Apple Watch: Seven Years On

With the announcement of the latest update to the Apple Watch line, I started wondering just how long it’s been that I’ve had mine. A little bit of spelunking in my Gmail got me the answer: 7 years. That’s pretty surprising, honestly. Am I still happy with it? Do I want to get a new one?

First, the happiness scale. Overall, I don’t have a ton of complaints, though I don’t know how much I’m really putting the watch to use. For reference, I’ve got a series 1, so it doesn’t get any older than what I’m using. I put it on the charger each evening before I go to sleep, and then I put it on first thing in the morning. It usually runs out of batteries about 14-15 hours after I’ve charged it. During the day, I use the watch to track my activity level. It doesn’t always do a perfect job knowing when I’ve been active and when I haven’t, and that’s an irritation, though nothing to the point that makes me want to get a new watch. I get updates from Facebook Messenger and iMessages, and Ring lets me know whenever someone’s at the front door. One of the most important things I use my watch for is to ping my iPhone, so I can find it when I lose it. (This is a regular occurrence.)

In theory, I should be able to use Siri on the watch, but I’ve found that it really struggles to do that, and so I usually don’t try to put it to the test. There are a number of apps on the watch that I also don’t use, probably because they don’t seem to work all that well on my older model.

I would like to use my watch to track my sleep, but I’ve been reluctant to do it, just because I haven’t really thought about when to charge the watch, since I charge it over night. That said, I searched a bit online to see how people handle the charging time, and the suggestion is to just charge it before you go to sleep. I might give that a shot, though I’m not sure how well the battery will hold up. A seven year old battery is already doing well just to be chugging along.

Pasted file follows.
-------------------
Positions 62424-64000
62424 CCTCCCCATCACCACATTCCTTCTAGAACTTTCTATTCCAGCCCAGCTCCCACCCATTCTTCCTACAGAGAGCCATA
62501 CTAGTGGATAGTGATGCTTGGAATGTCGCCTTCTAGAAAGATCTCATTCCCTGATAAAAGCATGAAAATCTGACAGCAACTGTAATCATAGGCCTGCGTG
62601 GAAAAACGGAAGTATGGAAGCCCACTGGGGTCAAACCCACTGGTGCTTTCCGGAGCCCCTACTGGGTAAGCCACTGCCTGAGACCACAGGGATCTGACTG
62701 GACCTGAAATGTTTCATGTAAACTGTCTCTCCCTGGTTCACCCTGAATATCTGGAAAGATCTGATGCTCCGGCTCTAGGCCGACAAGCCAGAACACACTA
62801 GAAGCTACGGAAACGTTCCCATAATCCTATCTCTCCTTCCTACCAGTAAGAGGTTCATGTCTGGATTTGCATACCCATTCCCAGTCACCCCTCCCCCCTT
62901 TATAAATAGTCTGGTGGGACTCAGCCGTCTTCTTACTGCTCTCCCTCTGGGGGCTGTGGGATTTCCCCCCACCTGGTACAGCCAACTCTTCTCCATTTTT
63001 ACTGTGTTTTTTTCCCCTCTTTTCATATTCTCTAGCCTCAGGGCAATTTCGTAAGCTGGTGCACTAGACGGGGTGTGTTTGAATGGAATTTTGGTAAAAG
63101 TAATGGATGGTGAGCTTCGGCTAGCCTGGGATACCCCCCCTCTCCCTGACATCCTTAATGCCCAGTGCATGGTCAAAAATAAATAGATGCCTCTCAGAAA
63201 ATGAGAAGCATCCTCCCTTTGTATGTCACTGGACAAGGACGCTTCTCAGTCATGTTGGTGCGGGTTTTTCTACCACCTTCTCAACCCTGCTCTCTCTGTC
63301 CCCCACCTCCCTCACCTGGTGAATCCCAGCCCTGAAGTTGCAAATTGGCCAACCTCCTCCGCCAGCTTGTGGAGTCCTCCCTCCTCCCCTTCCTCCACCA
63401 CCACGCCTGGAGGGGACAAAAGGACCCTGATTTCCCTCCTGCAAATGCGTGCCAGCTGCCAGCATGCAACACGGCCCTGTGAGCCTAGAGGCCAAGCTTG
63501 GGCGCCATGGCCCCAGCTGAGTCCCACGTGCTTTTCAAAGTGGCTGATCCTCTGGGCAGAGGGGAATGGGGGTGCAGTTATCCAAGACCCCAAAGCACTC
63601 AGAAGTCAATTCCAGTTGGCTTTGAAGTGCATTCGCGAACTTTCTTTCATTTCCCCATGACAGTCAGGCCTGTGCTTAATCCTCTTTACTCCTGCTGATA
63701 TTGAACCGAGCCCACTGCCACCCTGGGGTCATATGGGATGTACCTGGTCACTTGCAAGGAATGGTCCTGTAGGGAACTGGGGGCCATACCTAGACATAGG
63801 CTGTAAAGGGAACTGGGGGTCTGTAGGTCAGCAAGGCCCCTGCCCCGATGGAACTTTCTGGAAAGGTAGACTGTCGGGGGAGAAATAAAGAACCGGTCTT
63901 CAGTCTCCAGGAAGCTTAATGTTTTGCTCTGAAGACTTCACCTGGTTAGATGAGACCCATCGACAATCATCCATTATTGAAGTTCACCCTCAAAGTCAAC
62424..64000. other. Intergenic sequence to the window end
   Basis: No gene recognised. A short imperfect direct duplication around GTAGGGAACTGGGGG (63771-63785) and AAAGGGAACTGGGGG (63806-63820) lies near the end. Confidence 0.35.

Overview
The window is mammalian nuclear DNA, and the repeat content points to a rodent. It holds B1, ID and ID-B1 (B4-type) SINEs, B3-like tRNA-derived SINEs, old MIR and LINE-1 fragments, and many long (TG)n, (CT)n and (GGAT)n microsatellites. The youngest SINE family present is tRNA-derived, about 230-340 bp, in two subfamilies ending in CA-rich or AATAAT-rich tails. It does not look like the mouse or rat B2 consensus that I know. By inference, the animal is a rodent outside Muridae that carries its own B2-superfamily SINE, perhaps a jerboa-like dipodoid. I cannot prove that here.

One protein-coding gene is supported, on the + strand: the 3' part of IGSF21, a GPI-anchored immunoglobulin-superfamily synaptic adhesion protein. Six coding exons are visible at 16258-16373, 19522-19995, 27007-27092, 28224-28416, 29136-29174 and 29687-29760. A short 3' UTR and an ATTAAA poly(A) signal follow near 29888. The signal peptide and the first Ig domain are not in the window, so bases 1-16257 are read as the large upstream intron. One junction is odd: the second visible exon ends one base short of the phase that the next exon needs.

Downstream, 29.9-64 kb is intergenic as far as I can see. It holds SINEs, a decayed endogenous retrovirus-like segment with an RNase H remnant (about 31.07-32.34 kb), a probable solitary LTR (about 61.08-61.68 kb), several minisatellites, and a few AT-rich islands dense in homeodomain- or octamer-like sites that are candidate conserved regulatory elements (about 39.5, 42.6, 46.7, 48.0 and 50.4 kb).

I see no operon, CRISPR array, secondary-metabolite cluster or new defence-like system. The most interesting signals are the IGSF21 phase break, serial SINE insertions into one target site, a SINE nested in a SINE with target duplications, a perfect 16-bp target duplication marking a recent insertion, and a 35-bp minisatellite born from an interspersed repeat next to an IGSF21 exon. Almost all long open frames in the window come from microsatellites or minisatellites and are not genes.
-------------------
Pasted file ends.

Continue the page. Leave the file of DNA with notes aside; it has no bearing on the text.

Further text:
Having my watch on means I’m pretty much always available, for better or for worse. If someone calls my phone, it almost always rings on my watch as well. Is that healthy? I’m not sure, to be honest. Thirty years ago, someone could call you, and if you weren’t home, you didn’t answer. If you didn’t want to answer, they wouldn’t know you weren’t home. Now? If I don’t answer, it’s likely because I’m busy, but I think there’s still a higher expectation of availability. And ten years ago, if you didn’t answer your email right away, there wasn’t a big expectation that you would, because you might just be away from your computer for a while. Now? I feel like those lines are much blurrier, and the truth is that having a smart watch only fuzzes them more.

Enough for me not to have it? I don’t think so, but it’s definitely something to keep an eye on.

So seven years in, am I going to buy a new smart watch? After all, Apple just came out with the Series 9. It does a few more things, and I’m sure it would handle some of what I do more effectively, but I’m going to stick with what I’ve got for now. It works well enough. If I get to the point where the battery’s not up to snuff anymore, I’ll explore new options, but for now, I just don’t see enough difference for me to want to consider the additional expense.

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